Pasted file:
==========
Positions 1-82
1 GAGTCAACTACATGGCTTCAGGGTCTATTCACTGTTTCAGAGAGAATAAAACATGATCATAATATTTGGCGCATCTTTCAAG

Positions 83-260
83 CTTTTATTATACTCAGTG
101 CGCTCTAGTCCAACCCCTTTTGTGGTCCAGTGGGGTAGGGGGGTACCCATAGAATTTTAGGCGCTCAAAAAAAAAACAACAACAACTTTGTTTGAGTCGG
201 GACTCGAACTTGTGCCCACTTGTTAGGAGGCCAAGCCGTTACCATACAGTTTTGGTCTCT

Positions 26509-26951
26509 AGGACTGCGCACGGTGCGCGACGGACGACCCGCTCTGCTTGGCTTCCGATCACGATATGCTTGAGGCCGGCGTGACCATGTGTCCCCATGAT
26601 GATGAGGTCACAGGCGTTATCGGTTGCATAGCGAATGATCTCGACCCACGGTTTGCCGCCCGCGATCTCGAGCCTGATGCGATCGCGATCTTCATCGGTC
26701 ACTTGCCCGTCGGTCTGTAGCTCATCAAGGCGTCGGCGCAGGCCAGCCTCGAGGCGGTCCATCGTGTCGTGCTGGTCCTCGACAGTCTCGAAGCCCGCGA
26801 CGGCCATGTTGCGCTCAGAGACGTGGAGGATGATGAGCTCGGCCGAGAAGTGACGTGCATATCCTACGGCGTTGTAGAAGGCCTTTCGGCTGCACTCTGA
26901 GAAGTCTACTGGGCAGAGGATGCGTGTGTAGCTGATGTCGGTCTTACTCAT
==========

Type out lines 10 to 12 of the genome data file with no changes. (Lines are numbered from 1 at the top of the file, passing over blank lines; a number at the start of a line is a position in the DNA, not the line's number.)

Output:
26701 ACTTGCCCGTCGGTCTGTAGCTCATCAAGGCGTCGGCGCAGGCCAGCCTCGAGGCGGTCCATCGTGTCGTGCTGGTCCTCGACAGTCTCGAAGCCCGCGA
26801 CGGCCATGTTGCGCTCAGAGACGTGGAGGATGATGAGCTCGGCCGAGAAGTGACGTGCATATCCTACGGCGTTGTAGAAGGCCTTTCGGCTGCACTCTGA
26901 GAAGTCTACTGGGCAGAGGATGCGTGTGTAGCTGATGTCGGTCTTACTCAT